Bayes Rule is used in a lot of important models in Machine Learning. Here I will try and summarize all the Bayesian Classification models that I know of. I would be remiss to state that I would cover any percentage of the models that use Bayes Rule. I would delve into some of the concepts in Machine Learning, and Deep Learning that uses Bayes Rule. I would strive to update the article as I expand my literature on ML concepts.
For the sake of completeness and being respectful of all the audience of this article, let us start with the obvious. What is the Bayes Rule? In the literal sense, Bayes Rule is finding the likelihood of a hypothesis based on evidence — posterior likelihood, without neglecting the prior odds. It sounds like a lot of jargon and some obscure words, but prior and posterior induces a lot of brevity when discussing Bayes concepts.
What is prior odds? I would try to explain this with an example. A friend recently saw a UFO-like object from her roof-top. Does she start believing in extraterrestrial beings now that she saw a UFO? This brings up another important question does she believed in aliens before seeing the object. Based on people having strong opinions about aliens, this new evidence should hardly change her opinion about their existence. If she did not believe that aliens existed, before seeing the UFO, this new evidence should not necessarily point towards an alien presence. Here, the likelihood of the existence of the alien species before she spotted the UFO is a prior probability. The likelihood of the existence of aliens based on the spotting of the UFO is the posterior probability. Julia Galef’s — the host of Rationally Speaking podcast, take on this is pretty amazing.
In technical terms, Bayes Rule can be stated as the following:
In our example: A is the event of the existence of aliens. It is a continuum rather. B is the event of my friend spotting a UFO. P(A|B) is the probability that the alien species exists given my friend spotted the UFO. P(B|A) is the probability that aliens will fly over my friends’ roof, given they exist. P(A) is the probability that the aliens exist. P(B) is the probability of my friend spotting a UFO. Basically, the conclusion depends a lot(cannot be quantified technically but in this case, considering the extreme swing in values) on the prior probability.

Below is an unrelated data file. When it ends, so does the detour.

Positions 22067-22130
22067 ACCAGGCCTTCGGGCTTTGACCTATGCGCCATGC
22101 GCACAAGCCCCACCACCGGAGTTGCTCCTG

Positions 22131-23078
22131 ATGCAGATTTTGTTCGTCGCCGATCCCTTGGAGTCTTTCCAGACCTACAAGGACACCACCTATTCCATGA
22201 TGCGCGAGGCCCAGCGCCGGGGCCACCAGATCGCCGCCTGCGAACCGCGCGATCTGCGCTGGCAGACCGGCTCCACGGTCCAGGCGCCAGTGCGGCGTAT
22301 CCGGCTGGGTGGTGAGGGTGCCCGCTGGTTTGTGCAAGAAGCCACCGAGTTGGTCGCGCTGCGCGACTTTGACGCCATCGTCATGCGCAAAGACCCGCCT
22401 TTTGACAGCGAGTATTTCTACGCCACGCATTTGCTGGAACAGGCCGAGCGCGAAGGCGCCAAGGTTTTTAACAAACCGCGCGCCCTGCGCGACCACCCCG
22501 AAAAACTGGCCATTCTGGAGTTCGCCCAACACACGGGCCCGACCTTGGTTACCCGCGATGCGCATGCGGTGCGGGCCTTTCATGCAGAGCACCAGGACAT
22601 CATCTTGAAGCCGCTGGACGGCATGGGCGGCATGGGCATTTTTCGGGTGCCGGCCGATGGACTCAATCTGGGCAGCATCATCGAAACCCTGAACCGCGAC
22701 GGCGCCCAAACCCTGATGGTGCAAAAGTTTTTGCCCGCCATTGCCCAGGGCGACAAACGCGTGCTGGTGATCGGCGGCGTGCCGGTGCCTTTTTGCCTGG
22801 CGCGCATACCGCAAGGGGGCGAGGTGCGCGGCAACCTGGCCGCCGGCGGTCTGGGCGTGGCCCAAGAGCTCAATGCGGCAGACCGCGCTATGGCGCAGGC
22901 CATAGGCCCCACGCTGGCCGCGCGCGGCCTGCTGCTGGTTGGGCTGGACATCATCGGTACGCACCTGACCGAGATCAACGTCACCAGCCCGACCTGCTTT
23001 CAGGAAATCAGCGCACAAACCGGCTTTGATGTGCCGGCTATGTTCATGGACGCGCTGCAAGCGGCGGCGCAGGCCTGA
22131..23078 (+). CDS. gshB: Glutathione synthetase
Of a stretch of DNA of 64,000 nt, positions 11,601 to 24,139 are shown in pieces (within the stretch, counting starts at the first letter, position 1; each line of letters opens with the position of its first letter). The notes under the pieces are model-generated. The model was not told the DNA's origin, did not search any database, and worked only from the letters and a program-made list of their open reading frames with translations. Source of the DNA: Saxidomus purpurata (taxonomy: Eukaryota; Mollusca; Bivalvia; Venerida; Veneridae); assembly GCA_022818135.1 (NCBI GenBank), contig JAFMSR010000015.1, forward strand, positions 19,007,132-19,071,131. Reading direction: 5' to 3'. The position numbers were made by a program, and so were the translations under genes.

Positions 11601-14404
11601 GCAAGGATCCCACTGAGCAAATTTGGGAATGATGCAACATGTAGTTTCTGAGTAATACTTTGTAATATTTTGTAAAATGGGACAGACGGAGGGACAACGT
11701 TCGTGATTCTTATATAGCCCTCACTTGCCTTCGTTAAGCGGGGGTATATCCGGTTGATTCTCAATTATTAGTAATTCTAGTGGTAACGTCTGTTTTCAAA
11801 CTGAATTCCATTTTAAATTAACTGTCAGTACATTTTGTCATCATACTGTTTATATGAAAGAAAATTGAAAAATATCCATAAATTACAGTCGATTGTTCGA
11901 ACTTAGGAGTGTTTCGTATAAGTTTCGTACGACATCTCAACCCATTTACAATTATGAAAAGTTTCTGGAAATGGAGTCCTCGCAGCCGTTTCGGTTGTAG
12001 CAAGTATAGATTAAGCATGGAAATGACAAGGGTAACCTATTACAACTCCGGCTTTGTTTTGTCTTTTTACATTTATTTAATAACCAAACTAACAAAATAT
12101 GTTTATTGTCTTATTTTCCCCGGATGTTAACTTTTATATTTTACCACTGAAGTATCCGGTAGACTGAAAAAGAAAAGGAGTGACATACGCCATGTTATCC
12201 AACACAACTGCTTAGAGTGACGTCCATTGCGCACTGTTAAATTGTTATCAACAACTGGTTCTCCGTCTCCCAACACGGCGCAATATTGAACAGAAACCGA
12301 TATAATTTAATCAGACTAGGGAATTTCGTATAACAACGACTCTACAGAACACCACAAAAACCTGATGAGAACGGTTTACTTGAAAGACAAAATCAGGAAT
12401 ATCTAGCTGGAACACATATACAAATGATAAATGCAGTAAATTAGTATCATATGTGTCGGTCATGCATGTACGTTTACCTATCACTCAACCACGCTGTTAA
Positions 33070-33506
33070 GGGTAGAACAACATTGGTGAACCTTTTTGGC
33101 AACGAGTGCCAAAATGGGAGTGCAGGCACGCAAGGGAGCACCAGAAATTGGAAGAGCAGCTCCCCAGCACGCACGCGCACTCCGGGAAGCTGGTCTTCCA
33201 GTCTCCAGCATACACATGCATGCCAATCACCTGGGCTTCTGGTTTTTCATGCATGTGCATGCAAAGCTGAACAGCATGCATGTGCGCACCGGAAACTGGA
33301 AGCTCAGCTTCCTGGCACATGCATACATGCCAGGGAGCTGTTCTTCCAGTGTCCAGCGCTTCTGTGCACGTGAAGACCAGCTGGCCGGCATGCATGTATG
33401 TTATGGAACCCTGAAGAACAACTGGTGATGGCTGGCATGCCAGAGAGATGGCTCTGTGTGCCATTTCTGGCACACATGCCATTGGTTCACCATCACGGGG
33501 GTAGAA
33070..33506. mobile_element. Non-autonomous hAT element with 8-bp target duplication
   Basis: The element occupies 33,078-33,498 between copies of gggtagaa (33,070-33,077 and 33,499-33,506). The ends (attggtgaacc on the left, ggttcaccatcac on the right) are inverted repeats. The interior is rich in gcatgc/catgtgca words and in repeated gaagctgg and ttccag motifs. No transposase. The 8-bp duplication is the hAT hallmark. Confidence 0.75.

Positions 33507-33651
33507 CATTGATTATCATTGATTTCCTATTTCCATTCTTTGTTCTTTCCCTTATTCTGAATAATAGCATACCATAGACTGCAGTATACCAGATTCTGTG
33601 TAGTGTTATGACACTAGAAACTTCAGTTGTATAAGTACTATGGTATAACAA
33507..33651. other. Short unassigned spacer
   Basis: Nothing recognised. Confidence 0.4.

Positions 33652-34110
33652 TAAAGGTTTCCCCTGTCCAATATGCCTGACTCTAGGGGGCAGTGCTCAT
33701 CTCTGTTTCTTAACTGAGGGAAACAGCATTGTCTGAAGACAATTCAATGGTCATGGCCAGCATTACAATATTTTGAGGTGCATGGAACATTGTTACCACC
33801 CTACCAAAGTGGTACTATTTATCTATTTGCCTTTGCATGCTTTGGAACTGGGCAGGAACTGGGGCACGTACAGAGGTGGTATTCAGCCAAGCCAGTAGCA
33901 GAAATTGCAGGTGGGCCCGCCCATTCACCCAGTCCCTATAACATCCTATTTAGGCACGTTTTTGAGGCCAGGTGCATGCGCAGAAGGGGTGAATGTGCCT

A word of caution, more like a bailout for my usage of terminology: “Probability and Likelihood”. The nice thing about English is it isn’t that arcane, and probability and likelihood can be used interchangeably. Mathematicians will have me ousted of their houses on a dinner night for making this mistake. But, for my love of the English Language, I will be using likelihood and probability interchangeably.
Now, let’s get back on the track of the use of Bayesian rule in Machine Learning concepts.
Naive Bayesian Classifier:
This, as the name suggests, is a classification model based on Bayes rule. The idea is to predict class given multiple features. The idea is based on the assumption that all features are conditionally independent of each other — ergo called Naive. This reduces a larger Bayes Rule expression into a smaller one:
We calculate the probabilities of the above expression for the training dataset. Evaluate our model on the test dataset. We then use that to predict the class based on the class having the max probability given the features.
The product-only terms in Naive Bayes may cause a problem when one of the conditional probability or likelihood terms is 0. To solve this, a pseudo count is added to the observations. To explain this with our previous example, let us say that probability of alien species flying over my friends’ roof is considered to be 0. It’s quite reasonable to assert that, but for the quote “Of all the gin joints, in all the towns, in all the universe”. Even, if we assume it to be 0, we cannot neglect the prior probability and knock it off by multiplying with 0. This example is quite stupid. A count-based example is more prudent here, for example, classifying an email as spam or ham. If our test data doesn’t have a spam email with the word, “Area51” doesn’t mean that an email with the word “Area51” will not be spam.